The Children's Home Society is using a $10,000 grant to offer free weekly adult English classes to Slavic immigrants, said Ann Massa, a vice president. About 60 people are expected to complete the program by December, she said.
"Every day, it keeps growing. It's amazing," Massa said.
The foundation has also supported a youth basketball league, a jazz and comedy festival, donated backpacks and computers to a nonprofit that services at-risk children, and has given 250 care baskets to local first-generation college students. In the headquarters' basement, a youth lounge has been set up to provide a safe after-school hang-out where high school students can do their homework, get tutoring, and take music lessons.
Earlier this month, staff members and volunteers sorted boxes of 400 powder-blue and khaki school uniforms that were donated Tuesday to Clara Parker Elementary, where Pearlie Mae worked and her children attended school. Every student in the K-through-5 school received a new uniform.
"This is where their roots are. It's a blessing," said principal Lorcha Lewis.
Most of the extended Smith family, which includes 29 grandchildren and 31 great-grandchildren, are involved in running the foundation, most as volunteers. Nunnally gets a $22,000 salary and Arthur $5,400. The other siblings and their mother serve on the board of directors.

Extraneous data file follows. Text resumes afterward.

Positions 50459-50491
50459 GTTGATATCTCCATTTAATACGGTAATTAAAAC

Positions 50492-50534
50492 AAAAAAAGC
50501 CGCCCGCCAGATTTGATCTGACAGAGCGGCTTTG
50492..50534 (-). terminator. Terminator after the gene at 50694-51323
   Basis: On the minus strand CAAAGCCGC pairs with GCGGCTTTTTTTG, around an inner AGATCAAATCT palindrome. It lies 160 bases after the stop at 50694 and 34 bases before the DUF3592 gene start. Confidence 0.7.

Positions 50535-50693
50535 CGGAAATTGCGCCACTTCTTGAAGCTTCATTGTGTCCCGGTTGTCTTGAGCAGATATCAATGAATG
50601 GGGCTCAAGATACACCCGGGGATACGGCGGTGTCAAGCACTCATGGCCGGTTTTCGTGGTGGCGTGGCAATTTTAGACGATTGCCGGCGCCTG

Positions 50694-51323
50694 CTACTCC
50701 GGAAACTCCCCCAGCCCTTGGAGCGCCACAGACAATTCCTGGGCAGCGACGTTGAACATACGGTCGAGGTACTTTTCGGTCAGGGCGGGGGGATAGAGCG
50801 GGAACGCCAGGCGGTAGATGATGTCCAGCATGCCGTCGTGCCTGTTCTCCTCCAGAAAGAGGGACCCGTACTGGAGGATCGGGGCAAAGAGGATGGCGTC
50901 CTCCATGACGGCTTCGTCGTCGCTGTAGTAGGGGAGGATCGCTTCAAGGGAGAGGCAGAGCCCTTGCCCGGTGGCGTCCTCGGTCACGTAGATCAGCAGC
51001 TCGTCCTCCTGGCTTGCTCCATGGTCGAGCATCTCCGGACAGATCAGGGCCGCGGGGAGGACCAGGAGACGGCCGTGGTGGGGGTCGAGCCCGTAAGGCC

On Oct. 6, the foundation is holding its inaugural "Stars Awards" program to honor community leaders such as David "Poppy" Sanderson, the longtime Trenton High athletic trainer, and promote the gritty city of 85,000.
"We want to highlight that there are good things that come out of Trenton," said Teela Smith, 34, a granddaughter who volunteers with the foundation.
Most of the foundation's work is restricted to Trenton, but the family has extended its philanthropy beyond the city. In 2016, the foundation invested $16,000 to build a one-room school in Haiti's second-largest city, Saint Michel de l'Atalaye. After visiting the school, the family decided to add five more classrooms and a cafeteria/multipurpose room.
The School of Flowers, slated for completion by December, currently has 60 students and will eventually enroll about 120 students who will attend for free, said Arthur, the foundation's chairman.
The lottery windfall has allowed family members to follow their passions, mostly through the foundation but also through solo projects such as "Jackie's Place," run by sister Jackie Sessoms that provides the "Christmas experience" to seven families with gifts and meals. Arthur heads an urban ministry, Christ Centered in the City, and has made trips to Haiti, delivering suits and 150 Bibles in Creole to pastors. Another sister, Rene Smith, is pursuing a bachelor's in urban planning at Rutgers. Steven Smith left his technology job to launch a new career in real estate.
"To us, the money is secondary," said Nunnally. "What's more important is the idea of sowing seeds. We fully believe that God gave us the financial ability to work for his Kingdom."'
The "Stars Awards" will be held on Oct. 6 at 2 p.m. at the New Jersey State Museum in Trenton.